The close to universal penetration of cell phones among smallholder farmers in creating nations have enabled an incredible new tool for apportioning agricultural counsel to ranchers. Low acquisition and marginal costs make digital extension adaptable easily when contrasted with conventional in-person expansion practices.
A new paper co-wrote by Nobel Prize champ and Precision Agriculture for Development (PAD) co-founder Michael Kremer and his partners Raissa Fabregas (University of Texas) and Frank Schilbach (MIT), published today in Science, shows that practices suggested through digital expansion are received at rates that contrast well and those embraced through the course of customary in-person extension practices, and at altogether lower cost.
The paper accentuates the research utility understood in digital extension and the potential for research and experimentation to additionally improve the effect of digital advisory systems and the counsel it delivers: “Running these systems at scale allows for testing variations… and feedback loops to improve accuracy and effectiveness of messages over time.” The authors posit that realizing the “full promise of digital agriculture… will require sustained cycles of iteration and testing.”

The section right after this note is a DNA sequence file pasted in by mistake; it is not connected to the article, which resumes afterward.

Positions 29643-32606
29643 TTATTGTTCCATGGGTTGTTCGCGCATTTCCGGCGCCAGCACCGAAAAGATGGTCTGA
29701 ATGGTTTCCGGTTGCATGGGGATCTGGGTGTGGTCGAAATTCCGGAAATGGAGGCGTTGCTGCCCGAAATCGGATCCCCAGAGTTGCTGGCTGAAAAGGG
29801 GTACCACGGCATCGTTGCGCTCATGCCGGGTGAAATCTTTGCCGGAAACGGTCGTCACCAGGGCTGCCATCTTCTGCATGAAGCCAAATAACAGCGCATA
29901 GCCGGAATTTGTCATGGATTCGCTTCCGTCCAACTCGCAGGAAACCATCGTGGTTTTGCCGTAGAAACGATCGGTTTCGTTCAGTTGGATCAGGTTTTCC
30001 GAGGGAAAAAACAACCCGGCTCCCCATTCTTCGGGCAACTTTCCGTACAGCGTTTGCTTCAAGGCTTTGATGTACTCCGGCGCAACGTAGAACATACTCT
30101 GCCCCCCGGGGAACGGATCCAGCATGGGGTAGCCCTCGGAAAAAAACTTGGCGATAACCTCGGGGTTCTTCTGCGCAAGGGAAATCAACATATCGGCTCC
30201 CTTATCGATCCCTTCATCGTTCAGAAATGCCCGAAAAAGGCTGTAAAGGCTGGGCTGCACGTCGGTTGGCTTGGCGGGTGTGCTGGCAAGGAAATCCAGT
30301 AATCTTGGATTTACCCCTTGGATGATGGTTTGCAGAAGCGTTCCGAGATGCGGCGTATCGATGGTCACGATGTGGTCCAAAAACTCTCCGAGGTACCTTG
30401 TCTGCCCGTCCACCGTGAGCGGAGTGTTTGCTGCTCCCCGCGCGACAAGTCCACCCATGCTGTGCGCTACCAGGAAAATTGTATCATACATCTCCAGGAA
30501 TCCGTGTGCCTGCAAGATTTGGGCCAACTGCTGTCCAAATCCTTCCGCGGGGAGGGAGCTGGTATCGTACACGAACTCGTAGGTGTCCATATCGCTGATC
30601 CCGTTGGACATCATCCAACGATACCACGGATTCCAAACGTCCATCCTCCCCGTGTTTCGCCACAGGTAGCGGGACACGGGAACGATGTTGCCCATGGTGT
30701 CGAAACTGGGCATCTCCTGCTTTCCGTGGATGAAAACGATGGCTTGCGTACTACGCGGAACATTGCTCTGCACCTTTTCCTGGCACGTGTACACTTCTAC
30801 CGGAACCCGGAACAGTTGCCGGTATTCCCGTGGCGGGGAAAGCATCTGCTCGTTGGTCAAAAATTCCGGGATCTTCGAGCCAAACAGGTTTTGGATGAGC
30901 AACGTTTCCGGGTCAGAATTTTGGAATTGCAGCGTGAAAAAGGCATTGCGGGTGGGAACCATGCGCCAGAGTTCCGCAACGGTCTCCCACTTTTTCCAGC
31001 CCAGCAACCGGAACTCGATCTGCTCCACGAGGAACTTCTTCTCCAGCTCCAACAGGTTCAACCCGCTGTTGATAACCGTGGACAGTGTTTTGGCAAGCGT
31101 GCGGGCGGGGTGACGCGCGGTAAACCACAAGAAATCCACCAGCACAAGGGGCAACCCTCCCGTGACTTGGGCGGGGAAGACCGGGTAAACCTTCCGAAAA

Dr. Tomoko Harigaya, PAD’s chief economist and director of research, commented that “Understanding the impact of an agricultural intervention can be challenging because of a large fluctuation in agricultural outcomes across seasons. This paper provides extremely useful insight into the potential value of digital agricultural extension services by taking stock of the existing experimental evidence and highlighting unexploited opportunities for digital interventions. The impact estimates, with the declining marginal cost of service per farmer PAD, have seen, suggest a very high benefit-cost ratio of digital extension. As PAD continues to scale, innovate, and iterate, we see huge opportunities to enhance our impact and the inclusiveness of our services.”
Shawn Cole, the co-founder of PAD, said, “PAD’s mission is to design, evaluate and assist with the scaling of mobile phone-based agricultural advice to help smallholder farmers. This paper suggests there is potential for tremendous welfare by delivering mobile phone-based advice to improve farmers’ lives, though it also shows there are significantly more research and development to be done. Two things, in particular, excite me about the potential: First, trusted, high-quality advice could change behavior in a number of important domains (e.g., health, education, etc.); and second, the unique value of digital delivery—it can reach anywhere, including conflict areas, and at scale, may have close to zero marginal cost.”
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